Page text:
Mike Zimmer's defense is predicated on cornerbacks playing man coverage. A healthy Dre Kirkpatrick would add to his arsenal.
By KEVIN GOHEENFS Ohio
Bengals open their 2013 training camp next Thursday at Paul Brown Stadium. The team has made the playoffs each of the last two seasons but each time it has been a short-lived trip to Houston for a disappointing end in an AFC wild card game.
The roster is in a solid state and there is no reason to think this team can’t again make another push for the postseason but the expectations are for more than another first-round appearance.
Fox Sports Ohio will take a look at some position battles and areas of interest for the Bengals leading up to training camp with an eye on how things could play out and what it means for the season to come.
Today: You can never have enough cornerbacks
Everything Bengals defensive coordinator Mike Zimmer wants do with his unit, all of his schemes and concepts, is predicated on having corners that can cover in man-to-man situations. Yes, the Bengals have one of the best pass rushes in the NFL. The fact that they can get pressure on opposing quarterbacks without having to blitz is a testament to the talent and depth of the defensive line and the job line coach Jay Hayes has done in preparing them but don’t underestimate what a cornerback means for this defense.
When Zimmer arrived in Cincinnati in 2008 he had two corners that fit his needs perfectly in Leon Hall and Johnathan Joseph. When the Bengals were unable to re-sign Joseph, who instead left for Houston in free agency, it hurt Zimmer but the team moved on by signing Nate Clements. Last year it was Terence Newman who filled the role opposite of Hall, along with Adam Jones, who had arguably the best season of his career in 2012.
The Bengals drafted Dre Kirkpatrick in the first round last year (No. 17 overall) with the purpose of making him next in line as a Zimmer protégé. After a rookie season that was a near complete loss due to injuries, whether or not Kirkpatrick can find his spot in the defensive backfield remains a question mark. Kirkpatrick was not medically cleared for full participation during OTAs and minicamp following offseason knee surgery but was confident he will be cleared for the start of training camp.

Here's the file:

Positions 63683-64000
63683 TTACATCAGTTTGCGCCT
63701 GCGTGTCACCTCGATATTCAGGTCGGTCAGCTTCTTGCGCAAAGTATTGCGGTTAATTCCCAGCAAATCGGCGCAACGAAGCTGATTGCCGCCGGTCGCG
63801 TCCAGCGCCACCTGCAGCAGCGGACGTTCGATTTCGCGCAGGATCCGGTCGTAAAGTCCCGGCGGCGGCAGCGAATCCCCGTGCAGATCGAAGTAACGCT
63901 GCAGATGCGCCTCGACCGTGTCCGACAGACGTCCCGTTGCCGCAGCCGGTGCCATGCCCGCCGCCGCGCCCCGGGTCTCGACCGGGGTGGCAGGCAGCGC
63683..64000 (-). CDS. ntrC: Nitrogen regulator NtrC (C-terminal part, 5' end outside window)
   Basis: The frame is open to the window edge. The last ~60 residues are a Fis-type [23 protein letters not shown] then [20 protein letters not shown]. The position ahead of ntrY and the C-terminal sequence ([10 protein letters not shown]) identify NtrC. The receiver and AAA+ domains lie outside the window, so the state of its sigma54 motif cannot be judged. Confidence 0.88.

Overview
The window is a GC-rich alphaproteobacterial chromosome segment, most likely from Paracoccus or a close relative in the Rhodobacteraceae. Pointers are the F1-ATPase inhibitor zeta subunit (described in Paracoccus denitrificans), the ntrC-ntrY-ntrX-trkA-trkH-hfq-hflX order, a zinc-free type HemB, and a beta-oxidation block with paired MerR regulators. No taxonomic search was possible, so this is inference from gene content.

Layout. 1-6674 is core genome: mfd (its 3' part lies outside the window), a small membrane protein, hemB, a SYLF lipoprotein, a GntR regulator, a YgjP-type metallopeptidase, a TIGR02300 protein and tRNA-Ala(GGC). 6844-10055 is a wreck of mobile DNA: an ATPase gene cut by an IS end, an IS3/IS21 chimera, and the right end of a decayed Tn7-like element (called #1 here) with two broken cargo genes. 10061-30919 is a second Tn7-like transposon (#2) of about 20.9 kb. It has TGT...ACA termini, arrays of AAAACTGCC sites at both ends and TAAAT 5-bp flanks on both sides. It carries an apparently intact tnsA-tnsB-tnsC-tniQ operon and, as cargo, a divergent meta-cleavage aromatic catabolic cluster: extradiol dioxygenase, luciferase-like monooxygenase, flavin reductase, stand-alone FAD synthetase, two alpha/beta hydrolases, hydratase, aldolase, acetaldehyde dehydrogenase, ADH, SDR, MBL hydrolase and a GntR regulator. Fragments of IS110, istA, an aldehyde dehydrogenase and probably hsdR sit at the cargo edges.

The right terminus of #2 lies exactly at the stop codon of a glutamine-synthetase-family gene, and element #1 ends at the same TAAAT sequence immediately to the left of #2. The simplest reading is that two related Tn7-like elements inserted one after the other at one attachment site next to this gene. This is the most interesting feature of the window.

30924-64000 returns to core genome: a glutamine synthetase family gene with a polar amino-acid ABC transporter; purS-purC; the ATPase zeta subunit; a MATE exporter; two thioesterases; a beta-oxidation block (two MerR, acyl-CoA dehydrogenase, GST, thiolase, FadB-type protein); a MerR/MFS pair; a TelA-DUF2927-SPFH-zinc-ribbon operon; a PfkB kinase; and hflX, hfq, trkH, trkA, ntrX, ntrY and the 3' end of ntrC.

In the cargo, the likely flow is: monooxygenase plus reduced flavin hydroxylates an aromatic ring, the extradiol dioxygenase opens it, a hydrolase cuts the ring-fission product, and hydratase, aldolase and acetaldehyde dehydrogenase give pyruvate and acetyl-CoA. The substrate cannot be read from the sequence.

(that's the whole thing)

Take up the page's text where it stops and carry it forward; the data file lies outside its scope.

At 6-feet-2, 185 pounds, he is taller than any other cornerbacks the Bengals have and gives them a different style of cover player than the stockier builds of Hall, Newman and Jones or Shaun Prater, a fifth-round pick last year out of Iowa who missed the entire season due to a knee injury suffered early in training camp. While Kirkpatrick played in just five games last season, he spent plenty of time watching the other corners and talking to them about what he’ll need to be able to do once he does get on the field.
“This game is all about patience. You’ve just got to slow the game down. You can’t rush the game because guys are smarter, they’re wiser. You’ve got to slow it down,” said Kirkpatrick during the offseason. “In college some of the guys aren’t as up to speed on things and the athletics aren’t always there. In the pros everybody is on the same level so if you’re rushing, you’re over the line, you’re beat. Any false move you’re going to get beat. It’s all about taking your time, slowing the game down and letting the game come to you.”
The Bengals got little out of their 2012 draft class last season in large part due to injuries and, in some cases, players simply weren’t ready to contribute to a playoff-caliber team; guard Kevin Zeitler, the second of their two first-round picks, is the one exception. Getting Kirkpatrick back healthy and able to play up to expectations would be a boost to the defense and the team. It might even make Zimmer smile.